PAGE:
(7)

Evaluation

The Secretary or the Secretary of Agriculture, as applicable, shall conduct an evaluation to facilitate learning new approaches for predicting and preventing exceedances during subsequent prescribed fires if the Secretary or the Secretary of Agriculture—

(A)

conducts a prescribed fire on Federal land—

(i)

for which a demonstration is developed and submitted under paragraph (4)(A); or

(ii)

that is subject to an exemption under paragraph (5)(A); and

(B)

the prescribed fire described in subparagraph (A) contributes to an exceedance of a national ambient air quality standard under section 109 of the Clean Air Act (42 U.S.C. 7409).

(8)

Programs and research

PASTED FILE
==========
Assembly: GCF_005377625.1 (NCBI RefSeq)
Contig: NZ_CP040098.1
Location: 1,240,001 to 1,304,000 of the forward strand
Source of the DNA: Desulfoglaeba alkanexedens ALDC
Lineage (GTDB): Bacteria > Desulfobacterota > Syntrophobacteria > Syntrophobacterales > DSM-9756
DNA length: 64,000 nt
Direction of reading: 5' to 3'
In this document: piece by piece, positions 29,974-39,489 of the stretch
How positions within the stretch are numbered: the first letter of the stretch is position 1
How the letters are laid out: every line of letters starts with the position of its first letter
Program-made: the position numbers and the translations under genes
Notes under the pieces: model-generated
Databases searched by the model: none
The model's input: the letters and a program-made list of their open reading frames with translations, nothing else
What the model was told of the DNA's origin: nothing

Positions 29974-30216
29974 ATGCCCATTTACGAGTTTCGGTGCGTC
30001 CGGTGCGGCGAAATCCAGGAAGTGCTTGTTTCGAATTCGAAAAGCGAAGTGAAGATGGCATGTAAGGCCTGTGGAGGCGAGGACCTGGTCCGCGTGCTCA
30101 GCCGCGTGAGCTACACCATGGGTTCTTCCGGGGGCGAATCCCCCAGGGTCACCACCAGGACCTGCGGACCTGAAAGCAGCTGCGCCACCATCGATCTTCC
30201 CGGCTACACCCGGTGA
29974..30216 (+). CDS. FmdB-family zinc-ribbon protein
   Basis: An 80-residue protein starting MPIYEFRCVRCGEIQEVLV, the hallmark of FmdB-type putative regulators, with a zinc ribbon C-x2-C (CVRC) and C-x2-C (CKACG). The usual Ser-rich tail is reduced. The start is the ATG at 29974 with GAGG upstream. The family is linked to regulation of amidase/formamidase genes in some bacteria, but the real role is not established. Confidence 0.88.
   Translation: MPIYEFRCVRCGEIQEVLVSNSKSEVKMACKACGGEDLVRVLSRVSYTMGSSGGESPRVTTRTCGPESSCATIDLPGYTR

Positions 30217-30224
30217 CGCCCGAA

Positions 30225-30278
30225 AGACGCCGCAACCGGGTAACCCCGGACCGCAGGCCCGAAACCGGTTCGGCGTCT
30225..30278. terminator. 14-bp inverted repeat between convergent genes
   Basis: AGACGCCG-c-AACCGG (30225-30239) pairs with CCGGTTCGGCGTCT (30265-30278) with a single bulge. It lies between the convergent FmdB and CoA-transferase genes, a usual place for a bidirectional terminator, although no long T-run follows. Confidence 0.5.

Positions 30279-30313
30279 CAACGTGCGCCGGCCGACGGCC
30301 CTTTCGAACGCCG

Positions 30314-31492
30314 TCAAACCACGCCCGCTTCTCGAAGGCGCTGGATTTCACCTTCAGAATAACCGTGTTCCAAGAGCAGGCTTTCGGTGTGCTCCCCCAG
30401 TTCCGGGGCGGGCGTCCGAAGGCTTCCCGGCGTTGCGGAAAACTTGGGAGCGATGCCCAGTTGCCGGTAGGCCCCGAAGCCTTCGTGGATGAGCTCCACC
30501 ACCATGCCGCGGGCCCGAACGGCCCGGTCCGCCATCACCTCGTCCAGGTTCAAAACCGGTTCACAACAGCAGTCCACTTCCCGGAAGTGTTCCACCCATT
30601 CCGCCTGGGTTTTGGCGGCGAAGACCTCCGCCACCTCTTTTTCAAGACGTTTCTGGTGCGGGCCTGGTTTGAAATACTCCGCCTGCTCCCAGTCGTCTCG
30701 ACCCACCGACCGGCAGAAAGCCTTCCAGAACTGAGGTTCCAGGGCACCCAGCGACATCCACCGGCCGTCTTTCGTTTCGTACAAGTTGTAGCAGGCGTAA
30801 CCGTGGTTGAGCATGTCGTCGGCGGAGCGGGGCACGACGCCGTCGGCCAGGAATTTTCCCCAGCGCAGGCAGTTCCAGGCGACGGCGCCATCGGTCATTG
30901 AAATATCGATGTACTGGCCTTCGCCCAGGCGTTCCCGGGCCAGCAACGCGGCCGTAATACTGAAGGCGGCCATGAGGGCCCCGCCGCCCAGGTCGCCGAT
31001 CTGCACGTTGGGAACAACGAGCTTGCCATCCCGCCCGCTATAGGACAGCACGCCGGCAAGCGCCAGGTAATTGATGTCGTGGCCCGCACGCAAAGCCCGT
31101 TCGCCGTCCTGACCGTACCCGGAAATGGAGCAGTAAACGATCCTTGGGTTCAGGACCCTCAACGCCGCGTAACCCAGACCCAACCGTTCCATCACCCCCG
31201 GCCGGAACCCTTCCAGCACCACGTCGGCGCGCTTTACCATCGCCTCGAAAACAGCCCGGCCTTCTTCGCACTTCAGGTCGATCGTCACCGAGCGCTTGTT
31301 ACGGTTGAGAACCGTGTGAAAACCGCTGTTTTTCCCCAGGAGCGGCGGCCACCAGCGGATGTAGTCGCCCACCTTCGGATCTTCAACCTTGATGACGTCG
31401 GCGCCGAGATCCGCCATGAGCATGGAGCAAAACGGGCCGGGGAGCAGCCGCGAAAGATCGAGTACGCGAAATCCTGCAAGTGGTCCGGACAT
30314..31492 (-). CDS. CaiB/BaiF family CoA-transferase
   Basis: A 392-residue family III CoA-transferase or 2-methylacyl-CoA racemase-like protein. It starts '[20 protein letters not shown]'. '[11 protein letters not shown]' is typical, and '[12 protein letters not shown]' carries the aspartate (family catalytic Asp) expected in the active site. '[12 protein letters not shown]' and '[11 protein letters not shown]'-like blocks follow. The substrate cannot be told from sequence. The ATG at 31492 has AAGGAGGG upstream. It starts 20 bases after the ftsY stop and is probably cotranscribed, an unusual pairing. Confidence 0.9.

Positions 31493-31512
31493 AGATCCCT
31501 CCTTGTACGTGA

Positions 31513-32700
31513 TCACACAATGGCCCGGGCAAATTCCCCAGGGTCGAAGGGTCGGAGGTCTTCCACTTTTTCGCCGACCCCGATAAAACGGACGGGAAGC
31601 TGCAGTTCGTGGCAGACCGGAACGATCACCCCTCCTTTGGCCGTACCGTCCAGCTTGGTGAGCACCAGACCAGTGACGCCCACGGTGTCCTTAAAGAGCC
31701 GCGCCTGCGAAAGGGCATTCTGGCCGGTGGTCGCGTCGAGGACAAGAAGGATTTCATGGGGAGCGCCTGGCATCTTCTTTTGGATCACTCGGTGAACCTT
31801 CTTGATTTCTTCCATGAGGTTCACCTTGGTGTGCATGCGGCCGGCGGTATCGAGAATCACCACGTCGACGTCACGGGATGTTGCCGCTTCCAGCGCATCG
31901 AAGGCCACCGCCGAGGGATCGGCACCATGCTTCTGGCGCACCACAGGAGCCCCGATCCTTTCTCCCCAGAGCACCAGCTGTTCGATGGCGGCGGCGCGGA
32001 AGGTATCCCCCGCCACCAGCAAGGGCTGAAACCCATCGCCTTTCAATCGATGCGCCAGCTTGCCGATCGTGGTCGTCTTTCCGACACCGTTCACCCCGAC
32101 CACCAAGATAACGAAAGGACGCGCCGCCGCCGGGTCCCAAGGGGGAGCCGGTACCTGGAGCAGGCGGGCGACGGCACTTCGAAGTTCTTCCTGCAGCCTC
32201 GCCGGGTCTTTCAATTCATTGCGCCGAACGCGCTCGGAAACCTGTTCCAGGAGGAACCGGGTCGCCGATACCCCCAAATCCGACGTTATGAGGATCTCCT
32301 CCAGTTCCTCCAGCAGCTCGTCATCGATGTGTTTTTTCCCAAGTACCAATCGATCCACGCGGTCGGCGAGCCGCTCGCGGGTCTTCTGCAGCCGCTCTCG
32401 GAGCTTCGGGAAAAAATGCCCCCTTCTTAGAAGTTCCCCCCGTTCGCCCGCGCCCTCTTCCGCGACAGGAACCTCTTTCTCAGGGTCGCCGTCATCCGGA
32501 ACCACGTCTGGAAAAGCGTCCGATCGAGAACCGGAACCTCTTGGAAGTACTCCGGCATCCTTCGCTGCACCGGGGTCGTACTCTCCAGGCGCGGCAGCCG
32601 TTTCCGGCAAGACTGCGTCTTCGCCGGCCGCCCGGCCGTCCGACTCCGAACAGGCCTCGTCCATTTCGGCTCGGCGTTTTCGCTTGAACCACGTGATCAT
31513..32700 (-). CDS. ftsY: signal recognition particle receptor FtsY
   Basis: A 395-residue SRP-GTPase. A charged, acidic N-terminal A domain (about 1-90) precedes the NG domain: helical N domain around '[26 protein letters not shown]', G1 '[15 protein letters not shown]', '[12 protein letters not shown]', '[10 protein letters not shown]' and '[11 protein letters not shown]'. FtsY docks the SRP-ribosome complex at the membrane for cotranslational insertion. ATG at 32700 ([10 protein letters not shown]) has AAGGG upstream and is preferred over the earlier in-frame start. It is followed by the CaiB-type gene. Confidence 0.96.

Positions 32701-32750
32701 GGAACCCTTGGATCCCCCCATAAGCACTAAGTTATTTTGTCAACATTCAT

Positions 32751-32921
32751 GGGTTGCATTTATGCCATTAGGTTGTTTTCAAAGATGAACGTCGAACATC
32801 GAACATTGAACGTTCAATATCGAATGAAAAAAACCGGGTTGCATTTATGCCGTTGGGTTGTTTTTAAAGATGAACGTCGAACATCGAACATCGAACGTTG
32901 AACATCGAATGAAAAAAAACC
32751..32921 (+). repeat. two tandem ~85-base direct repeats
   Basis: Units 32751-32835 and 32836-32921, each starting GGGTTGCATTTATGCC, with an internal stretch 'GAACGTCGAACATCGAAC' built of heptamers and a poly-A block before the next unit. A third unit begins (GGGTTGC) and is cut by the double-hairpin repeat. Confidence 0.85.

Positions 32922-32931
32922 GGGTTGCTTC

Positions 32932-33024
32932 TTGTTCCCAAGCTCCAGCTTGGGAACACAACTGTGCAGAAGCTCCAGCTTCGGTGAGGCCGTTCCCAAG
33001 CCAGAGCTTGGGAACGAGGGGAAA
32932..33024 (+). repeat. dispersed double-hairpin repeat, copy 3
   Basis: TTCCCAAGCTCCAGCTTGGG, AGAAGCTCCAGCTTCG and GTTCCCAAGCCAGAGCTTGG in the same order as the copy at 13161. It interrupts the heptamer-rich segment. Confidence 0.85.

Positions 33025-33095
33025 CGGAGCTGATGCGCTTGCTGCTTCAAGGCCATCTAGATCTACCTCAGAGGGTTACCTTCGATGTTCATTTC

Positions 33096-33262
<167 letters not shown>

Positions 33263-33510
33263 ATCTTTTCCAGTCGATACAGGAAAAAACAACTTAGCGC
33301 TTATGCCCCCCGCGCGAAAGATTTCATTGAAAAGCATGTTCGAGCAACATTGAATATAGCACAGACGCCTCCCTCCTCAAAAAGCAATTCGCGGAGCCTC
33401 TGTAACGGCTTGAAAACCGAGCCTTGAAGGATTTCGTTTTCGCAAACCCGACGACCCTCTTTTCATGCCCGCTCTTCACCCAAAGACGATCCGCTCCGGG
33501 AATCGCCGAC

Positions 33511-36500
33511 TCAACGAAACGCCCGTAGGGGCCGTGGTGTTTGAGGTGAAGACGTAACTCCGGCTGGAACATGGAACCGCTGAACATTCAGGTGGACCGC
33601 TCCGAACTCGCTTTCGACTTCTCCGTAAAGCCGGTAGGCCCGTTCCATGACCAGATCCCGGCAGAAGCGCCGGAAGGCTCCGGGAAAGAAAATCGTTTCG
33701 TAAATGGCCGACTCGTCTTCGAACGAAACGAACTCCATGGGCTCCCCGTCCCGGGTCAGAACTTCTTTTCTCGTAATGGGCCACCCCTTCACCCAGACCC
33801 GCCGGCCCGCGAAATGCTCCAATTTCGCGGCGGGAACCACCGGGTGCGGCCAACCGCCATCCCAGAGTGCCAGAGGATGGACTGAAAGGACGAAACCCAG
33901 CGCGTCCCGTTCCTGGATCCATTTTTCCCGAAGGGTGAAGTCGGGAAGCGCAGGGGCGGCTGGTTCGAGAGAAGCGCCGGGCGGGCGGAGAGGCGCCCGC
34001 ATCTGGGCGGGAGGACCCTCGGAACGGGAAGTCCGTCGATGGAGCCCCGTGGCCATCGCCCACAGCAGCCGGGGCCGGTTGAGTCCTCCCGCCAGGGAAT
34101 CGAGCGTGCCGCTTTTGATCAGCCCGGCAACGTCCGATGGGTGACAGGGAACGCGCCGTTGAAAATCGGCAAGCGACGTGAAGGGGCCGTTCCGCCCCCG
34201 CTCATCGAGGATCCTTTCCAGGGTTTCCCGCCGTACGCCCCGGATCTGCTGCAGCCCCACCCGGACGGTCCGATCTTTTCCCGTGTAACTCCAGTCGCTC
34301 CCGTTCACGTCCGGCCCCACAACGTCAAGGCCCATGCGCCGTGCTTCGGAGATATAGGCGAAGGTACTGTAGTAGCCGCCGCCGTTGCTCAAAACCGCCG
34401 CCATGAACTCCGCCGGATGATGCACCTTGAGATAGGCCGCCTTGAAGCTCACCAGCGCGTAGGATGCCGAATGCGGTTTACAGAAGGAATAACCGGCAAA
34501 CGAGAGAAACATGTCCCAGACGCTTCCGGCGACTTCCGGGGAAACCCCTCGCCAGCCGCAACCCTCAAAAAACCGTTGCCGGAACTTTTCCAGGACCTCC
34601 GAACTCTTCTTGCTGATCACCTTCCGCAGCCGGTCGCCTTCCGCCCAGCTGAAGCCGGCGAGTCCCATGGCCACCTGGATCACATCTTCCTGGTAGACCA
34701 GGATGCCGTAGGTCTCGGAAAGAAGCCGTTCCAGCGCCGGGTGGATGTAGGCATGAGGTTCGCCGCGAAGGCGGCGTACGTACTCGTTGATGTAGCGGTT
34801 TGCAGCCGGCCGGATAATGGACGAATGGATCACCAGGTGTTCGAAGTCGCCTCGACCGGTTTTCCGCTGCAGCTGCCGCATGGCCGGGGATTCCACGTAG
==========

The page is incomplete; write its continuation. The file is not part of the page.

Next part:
To address the public health and safety risk of the expanded use of prescribed fire under this Act, the Secretary of Agriculture and the Secretary, in coordination with the Administrator of the Environmental Protection Agency and the Director of the Centers for Disease Control and Prevention, shall conduct research to improve or develop—

(A)

wildland fire smoke prediction models;

(B)

smoke impact display tools for the public and decisionmakers;

(C)

appropriate, cost-effective, and consistent mitigation strategies for communities impacted adversely by smoke from prescribed fire;

(D)

consistent nationally and scientifically supported messages regarding personal protection equipment for the public; and

(E)

prescribed fire activity tracking and emission inventory systems for planning and post-treatment accountability.

(b)